In the absence of Chapter 11 in NAFTA, Canadian capital, of course, can also utilize the investor-state provision in the Comprehensive and Progressive Trans-Pacific Partnership (CPTPP) should public interest legislation in Mexico infringe on its profit-making there.

Certainly the case could be made too that transnational corporations were threatening governments with capital flight, exerting influence through intensive lobbying, and promising lucrative post-political career positions long before Chapter 11 came into force.

Chapter 11 has been a handy tool for transnational capital via NAFTA, but it's not the only instrument at its disposal.

Brent Patterson is a political activist and writer.

Official White House Photo by Shealah Craighead/ Wikimedia Commons

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Categories: News for progressives

The good, the bad and the ugly in NAFTA 2.0

Tue, 2018-10-02 20:04
Sujata Dey

At midnight on Sunday, Canada and the U.S. agreed on a new NAFTA deal, one which would now be called the USMCA, the U.S.-Mexico-Canada Agreement.

Here is the good, the bad and the ugly within the agreement.

Good news first
  • No Chapter 11 between the U.S. and Canada

For many years, the Council of Canadians and others have been advocating to get rid of Chapter 11, the investor-state dispute-settlement (ISDS) process. These are the provisions that allow corporations to sue countries over decisions, even if they are made in the public interest. For years, Canada has faced corporate lawsuits that made provinces renounce public auto insurance, accept toxins and pay for refusing dangerous quarries.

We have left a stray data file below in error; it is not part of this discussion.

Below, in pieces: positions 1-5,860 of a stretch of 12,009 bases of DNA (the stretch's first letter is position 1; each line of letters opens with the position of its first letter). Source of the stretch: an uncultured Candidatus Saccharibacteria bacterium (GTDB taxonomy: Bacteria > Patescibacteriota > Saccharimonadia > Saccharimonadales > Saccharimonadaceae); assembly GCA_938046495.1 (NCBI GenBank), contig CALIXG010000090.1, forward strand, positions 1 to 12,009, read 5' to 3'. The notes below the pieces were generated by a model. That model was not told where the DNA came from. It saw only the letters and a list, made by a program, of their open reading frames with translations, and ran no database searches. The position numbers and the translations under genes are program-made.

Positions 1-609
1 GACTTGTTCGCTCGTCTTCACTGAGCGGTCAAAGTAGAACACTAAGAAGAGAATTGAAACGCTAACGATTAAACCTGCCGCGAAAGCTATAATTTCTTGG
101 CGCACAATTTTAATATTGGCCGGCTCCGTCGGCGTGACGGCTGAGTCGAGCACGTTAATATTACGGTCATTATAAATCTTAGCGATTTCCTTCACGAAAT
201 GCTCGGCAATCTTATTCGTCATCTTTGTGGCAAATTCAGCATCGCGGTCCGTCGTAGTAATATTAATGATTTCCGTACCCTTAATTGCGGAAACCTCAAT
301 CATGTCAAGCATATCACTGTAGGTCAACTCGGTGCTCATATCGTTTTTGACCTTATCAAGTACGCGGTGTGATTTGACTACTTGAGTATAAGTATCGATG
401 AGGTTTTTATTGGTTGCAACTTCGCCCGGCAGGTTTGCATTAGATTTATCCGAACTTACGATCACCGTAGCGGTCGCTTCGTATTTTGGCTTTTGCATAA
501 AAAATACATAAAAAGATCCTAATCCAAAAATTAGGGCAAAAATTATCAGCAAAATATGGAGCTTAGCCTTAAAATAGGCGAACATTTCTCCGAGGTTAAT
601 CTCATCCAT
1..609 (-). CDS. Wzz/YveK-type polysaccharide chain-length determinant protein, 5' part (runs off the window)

Now, at the request of the U.S., there will be no ISDS process between U.S. and Canada. This is a paradigm shift for Canada, which has been actively promoting the mechanism in deals such as the Comprehensive Economic and Trade Agreement with Europe (CETA) and the new Trans Pacific Partnership (TPP),and the Comprehensive and Progressive Agreement for Trans-Pacific Partnership (CPTPP). Canada is the most sued country under ISDS, with 37 cases, mostly by U.S. companies. The U.S. has only faced 21 cases and has never lost one. So the elimination of Chapter 11 will be beneficial to Canada's public interest.

  • No energy proportionality

Energy proportionality, which obliges Canada to export a set amount of energy to the United States, is not in the agreement. However, the agreement does not allow limiting exports or imports. Council of Canadians members are responsible for this victory.

The iffy
  • Culture

Canada said that it has kept its cultural exemption from the original NAFTA despite pressure from the United States to abandon it. This means that Canada can keep cultural protection policies that shield culture from the marketplace and the U.S. mega cultural industries.

While this is true, it has the flaws of the original agreement. Namely, it defines cultural industries in the way that they were defined in the 1990s before Netflix, video games and the online world.

However, the digital trade section of NAFTA disallows restrictions on digital commerce, preventing Canada from enacting future policies that would protect culture in the digital world.

  • Environmental and labour chapters